ing Your GRE Scores, which you will receive with
your GRE score report, and on the GRE Web site at
www.gre.org/codelst.html.
Content of the 
Mathematics Test (Rescaled)
The test consists of 66 multiple-choice questions,
drawn from courses commonly offered at the under-
graduate level. Although the Mathematics Test has
been rescaled, the content of the test has not changed.
Approximately 50 percent of the questions involve
calculus and its applications —subject matter that can
be assumed to be common to the backgrounds of
almost all mathematics majors. About 25 percent of
the questions in the test are in elementary algebra,
linear algebra, abstract algebra, and number theory.
The remaining questions deal with other areas of
mathematics currently studied by undergraduates in
many institutions.
The following content descriptions may assist
students in preparing for the test. The percentages
given are estimates; actual percentages will vary
somewhat from one edition of the test to another.
Calculus — 50%
Material learned in the usual sequence of elementary
calculus courses — differential and integral calculus
of one and of several variables — including calculus-
based applications and connections with coordinate
geometry, trigonometry, differential equations, and
other branches of mathematics
Algebra — 25%
Elementary algebra: basic algebraic techniques and
manipulations acquired in high school and used
throughout mathematics
5
MATHEMATICS TEST (RESCALED)
PRACTICE BOOK
Linear algebra: matrix algebra, systems of linear
equations, vector spaces, linear transformations, char-
acteristic polynomials, eigenvalues and eigenvectors
Abstract algebra and number theory: elementary
topics from group theory, the theory of rings and
modules, field theory, and number theory
Additional Topics — 25%
Introductory real analysis: sequences and series of
numbers and functions, continuity, differentiability
and integrability, elementary topology of R and R
n
Discrete mathematics: logic, set theory, combina-
torics, graph theory, and algorithms
Other topics: general topology, geometry, complex
variables, probability and statistics, and numerical
analysis
The above descriptions of topics covered in the test
should not be considered exhaustive; it is necessary to
understand many other related concepts. Prospective
test takers should be aware that questions requiring no
more than a good precalculus background may be quite
challenging; some of these questions turn out to be
among the most difficult questions on the test. In
general, the questions are intended not only to test
recall of information, but also to assess the test taker’s
understanding of fundamental concepts and the ability
to apply these concepts in various situations.
Preparing for a Subject Test
GRE Subject Test questions are designed to measure
skills and knowledge gained over a long period of time.
Although you might increase your scores to some extent
through preparation a few weeks or months before you
take the test, last minute cramming is unlikely to be of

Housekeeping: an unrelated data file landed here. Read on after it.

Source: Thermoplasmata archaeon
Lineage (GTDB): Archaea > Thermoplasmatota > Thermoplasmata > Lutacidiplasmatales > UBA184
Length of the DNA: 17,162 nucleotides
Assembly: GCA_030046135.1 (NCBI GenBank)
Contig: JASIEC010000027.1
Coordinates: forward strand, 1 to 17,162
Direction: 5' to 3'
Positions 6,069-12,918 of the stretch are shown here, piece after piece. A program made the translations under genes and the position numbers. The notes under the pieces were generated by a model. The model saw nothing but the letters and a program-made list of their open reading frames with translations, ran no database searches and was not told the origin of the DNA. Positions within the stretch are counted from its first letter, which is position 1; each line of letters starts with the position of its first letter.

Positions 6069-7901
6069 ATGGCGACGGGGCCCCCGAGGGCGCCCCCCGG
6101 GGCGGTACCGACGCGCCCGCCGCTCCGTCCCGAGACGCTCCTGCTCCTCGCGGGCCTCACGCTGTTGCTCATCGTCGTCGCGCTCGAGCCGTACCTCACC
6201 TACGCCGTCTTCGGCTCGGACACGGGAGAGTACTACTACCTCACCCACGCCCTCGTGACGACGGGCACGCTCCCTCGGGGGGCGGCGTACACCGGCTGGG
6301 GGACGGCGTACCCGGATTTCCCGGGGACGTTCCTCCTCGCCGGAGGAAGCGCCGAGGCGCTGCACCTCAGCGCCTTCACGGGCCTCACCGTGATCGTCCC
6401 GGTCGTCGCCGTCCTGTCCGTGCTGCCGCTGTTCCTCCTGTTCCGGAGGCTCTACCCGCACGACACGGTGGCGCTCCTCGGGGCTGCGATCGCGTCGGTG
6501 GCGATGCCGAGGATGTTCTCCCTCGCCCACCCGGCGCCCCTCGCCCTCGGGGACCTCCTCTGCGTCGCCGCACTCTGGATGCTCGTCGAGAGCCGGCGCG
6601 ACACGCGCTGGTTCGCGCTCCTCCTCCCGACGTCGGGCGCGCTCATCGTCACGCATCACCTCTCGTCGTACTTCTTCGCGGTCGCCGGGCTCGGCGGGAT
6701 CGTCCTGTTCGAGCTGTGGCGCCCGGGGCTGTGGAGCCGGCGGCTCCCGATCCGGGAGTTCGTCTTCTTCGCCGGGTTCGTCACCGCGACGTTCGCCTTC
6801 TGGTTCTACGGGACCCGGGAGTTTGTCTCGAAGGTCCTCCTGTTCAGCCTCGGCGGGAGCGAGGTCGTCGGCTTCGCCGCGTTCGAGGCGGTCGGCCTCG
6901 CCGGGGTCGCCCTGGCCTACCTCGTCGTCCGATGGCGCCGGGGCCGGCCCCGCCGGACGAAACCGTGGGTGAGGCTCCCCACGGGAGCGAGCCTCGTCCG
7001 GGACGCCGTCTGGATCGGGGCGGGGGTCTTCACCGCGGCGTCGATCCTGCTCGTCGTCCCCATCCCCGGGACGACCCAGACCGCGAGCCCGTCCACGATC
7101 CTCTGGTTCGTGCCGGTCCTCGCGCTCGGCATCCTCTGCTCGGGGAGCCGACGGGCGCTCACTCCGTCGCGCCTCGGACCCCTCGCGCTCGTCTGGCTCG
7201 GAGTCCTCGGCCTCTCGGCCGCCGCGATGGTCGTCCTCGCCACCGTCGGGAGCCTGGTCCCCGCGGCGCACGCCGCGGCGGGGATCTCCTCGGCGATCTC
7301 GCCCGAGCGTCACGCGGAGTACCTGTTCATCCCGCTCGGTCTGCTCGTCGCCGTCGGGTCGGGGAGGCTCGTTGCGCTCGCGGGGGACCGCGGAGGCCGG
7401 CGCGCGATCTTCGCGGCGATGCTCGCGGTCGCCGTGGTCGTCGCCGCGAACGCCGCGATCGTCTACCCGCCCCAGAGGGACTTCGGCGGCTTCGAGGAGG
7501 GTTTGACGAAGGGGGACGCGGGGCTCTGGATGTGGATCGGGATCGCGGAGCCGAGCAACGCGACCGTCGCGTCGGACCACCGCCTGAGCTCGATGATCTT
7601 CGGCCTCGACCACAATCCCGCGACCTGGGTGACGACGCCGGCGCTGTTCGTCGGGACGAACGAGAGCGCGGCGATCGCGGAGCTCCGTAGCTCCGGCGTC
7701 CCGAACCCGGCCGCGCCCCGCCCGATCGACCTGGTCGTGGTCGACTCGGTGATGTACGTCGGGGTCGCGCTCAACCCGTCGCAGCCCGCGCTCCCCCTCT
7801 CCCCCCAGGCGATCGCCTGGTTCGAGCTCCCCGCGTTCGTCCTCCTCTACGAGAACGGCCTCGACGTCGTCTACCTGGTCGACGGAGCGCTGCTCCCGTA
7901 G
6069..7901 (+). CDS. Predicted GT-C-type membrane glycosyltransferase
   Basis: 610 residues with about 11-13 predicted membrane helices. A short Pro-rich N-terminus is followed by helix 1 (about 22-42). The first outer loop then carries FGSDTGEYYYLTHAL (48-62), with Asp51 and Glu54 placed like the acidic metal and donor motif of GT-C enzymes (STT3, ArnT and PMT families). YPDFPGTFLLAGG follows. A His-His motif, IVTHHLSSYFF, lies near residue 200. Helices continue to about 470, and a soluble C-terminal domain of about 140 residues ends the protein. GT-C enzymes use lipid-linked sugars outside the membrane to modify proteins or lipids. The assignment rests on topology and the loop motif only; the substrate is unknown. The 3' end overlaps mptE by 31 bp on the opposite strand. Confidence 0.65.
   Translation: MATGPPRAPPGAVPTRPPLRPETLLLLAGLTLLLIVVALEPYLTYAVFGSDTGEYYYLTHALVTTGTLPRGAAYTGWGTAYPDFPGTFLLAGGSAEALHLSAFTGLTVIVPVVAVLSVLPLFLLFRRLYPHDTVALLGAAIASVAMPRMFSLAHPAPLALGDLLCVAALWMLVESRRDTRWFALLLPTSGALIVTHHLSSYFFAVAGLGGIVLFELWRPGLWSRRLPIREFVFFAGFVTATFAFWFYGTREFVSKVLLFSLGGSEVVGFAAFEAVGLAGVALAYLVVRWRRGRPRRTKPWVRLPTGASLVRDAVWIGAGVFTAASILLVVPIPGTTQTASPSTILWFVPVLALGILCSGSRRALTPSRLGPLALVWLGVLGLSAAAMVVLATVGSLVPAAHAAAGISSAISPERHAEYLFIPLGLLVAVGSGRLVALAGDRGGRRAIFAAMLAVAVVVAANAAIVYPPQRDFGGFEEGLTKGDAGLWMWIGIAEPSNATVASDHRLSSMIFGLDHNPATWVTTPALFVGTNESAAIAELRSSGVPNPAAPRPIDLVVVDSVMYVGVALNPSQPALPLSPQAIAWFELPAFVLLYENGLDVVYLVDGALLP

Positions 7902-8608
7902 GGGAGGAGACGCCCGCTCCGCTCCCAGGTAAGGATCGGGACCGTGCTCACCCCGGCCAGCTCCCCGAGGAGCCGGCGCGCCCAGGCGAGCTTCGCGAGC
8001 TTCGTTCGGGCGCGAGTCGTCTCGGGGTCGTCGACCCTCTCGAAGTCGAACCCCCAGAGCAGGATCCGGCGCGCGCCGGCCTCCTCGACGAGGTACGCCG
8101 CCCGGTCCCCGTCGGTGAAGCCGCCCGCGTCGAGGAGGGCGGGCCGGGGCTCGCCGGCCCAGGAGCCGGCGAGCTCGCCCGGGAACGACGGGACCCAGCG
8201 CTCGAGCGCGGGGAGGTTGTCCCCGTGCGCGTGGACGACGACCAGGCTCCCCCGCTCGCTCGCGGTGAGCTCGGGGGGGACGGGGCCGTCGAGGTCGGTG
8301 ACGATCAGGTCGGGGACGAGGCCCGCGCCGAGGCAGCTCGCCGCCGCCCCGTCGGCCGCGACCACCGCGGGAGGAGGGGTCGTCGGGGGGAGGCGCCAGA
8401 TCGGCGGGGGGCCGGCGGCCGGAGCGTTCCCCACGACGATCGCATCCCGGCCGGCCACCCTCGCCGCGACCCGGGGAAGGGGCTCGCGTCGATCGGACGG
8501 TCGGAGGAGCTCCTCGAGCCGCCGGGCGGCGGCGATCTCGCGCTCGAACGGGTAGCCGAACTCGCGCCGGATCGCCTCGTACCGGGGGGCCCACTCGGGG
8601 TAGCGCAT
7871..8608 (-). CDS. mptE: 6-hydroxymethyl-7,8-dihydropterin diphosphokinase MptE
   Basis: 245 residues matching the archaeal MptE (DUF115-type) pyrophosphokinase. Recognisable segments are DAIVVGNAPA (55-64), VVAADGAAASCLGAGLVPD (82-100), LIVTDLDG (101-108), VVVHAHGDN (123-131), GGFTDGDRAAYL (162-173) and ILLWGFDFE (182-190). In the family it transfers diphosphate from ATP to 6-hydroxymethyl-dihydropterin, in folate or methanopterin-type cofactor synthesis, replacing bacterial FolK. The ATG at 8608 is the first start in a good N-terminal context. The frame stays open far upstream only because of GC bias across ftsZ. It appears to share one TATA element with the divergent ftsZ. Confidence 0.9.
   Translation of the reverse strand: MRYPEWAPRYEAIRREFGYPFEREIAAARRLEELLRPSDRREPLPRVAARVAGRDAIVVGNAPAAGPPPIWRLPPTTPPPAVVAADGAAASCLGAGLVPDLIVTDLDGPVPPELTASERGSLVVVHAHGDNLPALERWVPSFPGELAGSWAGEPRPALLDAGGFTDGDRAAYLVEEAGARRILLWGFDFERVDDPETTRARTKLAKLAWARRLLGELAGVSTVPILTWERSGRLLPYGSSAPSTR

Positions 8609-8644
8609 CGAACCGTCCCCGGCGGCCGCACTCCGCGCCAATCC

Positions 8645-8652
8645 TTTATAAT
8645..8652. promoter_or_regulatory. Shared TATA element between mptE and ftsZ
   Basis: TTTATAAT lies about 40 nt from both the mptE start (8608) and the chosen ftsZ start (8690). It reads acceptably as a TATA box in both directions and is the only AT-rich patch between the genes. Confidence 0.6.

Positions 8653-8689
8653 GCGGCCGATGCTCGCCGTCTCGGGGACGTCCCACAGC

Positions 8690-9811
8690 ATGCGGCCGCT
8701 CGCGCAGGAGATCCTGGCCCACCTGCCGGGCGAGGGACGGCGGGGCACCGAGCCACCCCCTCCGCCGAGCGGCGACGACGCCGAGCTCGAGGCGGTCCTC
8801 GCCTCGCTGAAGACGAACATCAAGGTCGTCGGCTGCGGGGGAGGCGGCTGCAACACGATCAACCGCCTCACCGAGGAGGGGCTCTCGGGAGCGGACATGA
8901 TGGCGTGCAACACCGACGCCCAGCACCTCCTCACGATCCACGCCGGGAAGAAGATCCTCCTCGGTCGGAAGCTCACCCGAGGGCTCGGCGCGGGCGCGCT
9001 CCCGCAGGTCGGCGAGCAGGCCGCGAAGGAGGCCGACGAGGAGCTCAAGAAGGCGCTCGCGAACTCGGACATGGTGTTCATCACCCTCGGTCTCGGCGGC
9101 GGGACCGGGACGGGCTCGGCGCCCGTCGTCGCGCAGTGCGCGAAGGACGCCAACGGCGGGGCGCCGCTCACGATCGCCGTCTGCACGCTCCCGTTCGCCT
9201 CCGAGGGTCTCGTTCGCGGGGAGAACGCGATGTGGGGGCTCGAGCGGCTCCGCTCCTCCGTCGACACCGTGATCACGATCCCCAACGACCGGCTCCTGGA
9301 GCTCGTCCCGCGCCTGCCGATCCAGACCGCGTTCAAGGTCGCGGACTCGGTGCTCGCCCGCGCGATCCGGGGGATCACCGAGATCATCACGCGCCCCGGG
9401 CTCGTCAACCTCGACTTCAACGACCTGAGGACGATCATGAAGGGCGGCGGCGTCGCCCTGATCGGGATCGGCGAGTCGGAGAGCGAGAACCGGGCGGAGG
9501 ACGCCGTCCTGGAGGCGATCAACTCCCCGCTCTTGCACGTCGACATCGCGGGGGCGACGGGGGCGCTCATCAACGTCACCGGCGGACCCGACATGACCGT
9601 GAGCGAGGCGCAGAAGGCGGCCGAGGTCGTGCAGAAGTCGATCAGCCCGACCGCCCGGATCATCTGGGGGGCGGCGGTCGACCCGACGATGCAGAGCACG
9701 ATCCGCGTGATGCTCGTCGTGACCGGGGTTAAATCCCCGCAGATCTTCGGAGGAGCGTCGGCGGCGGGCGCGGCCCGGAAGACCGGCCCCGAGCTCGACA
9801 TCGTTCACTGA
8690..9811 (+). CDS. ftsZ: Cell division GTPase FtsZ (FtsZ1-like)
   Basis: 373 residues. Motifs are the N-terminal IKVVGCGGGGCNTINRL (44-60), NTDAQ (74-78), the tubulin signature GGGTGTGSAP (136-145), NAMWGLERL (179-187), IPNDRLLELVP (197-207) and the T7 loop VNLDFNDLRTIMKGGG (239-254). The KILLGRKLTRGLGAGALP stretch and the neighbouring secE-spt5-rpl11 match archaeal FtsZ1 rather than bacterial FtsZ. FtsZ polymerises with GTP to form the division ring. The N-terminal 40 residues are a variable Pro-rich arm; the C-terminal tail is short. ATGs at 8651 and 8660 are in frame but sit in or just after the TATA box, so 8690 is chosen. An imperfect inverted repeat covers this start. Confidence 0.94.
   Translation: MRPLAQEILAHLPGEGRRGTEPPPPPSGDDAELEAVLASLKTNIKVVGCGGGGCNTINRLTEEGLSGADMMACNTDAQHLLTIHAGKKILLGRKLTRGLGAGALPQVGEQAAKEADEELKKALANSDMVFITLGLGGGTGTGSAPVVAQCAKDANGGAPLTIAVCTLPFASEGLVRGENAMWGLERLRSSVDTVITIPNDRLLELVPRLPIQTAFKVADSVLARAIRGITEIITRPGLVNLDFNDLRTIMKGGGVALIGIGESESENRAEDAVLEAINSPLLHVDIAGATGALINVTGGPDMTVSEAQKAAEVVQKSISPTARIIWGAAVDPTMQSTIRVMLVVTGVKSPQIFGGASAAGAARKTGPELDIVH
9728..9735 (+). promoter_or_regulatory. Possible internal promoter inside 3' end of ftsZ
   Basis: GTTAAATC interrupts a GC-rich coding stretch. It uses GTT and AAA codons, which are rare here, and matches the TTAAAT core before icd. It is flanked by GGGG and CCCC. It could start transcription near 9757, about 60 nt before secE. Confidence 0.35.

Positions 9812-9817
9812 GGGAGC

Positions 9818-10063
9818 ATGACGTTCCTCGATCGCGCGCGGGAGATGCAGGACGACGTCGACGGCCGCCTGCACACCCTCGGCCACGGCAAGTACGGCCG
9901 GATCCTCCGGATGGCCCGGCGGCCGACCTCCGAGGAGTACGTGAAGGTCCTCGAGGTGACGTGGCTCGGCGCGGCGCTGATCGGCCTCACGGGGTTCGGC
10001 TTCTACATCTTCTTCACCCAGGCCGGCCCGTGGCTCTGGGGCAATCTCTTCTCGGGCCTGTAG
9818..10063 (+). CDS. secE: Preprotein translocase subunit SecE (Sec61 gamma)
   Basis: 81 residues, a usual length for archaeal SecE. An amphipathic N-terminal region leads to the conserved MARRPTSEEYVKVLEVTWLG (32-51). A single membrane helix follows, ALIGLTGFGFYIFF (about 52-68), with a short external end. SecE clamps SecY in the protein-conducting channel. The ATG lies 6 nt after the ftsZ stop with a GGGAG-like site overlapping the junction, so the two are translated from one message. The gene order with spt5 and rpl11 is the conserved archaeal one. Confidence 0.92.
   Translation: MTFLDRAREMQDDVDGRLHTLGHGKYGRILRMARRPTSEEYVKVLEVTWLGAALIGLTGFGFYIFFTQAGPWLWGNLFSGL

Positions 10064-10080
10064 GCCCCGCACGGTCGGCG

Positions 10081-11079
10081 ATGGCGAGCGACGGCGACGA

further help. The following information may be helpful.
n A general review of your college courses is
probably the best preparation for the test. How-
ever, the test covers a broad range of subject
matter, and no one is expected to be familiar
with the content of every question.
n Use this practice book to become familiar with
the types of questions in the GRE Mathematics
Test (Rescaled), paying special attention to the
directions. If you thoroughly understand the
directions before you take the test, you will
have more time during the test to focus on
the questions themselves.
Test-Taking Strategies
The questions in the practice test in this book illus-
trate the types of multiple-choice questions in the test.
When you take the test, you will mark your answers on
a separate machine-scorable answer sheet. Total testing
time is two hours and fifty minutes; there are no
separately timed sections. Following are some general
test-taking strategies you may want to consider.
n Read the test directions carefully, and work as
rapidly as you can without being careless. For
each question, choose the best answer from the
available options.
n All questions are of equal value; do not waste
time pondering individual questions you find
extremely difficult or unfamiliar.
n You may want to work through the test quite
rapidly, first answering only the questions about
which you feel confident, then going back and
answering questions that require more thought,
and concluding with the most difficult questions
if there is time.
n If you decide to change an answer, make sure
you completely erase it and fill in the oval
corresponding to your desired answer.
n Questions for which you mark no answer or more
than one answer are not counted in scoring.
n As a correction for haphazard guessing, one-
fourth of the number of questions you answer
incorrectly is subtracted from the number of
questions you answer correctly. It is improbable
that mere guessing will improve your score
significantly; it may even lower your score.
If, however, you are not certain of the correct
answer but have some knowledge of the question
and are able to eliminate one or more of the
answer choices, your chance of getting the right
answer is improved, and it may be to your advan-
tage to answer the question.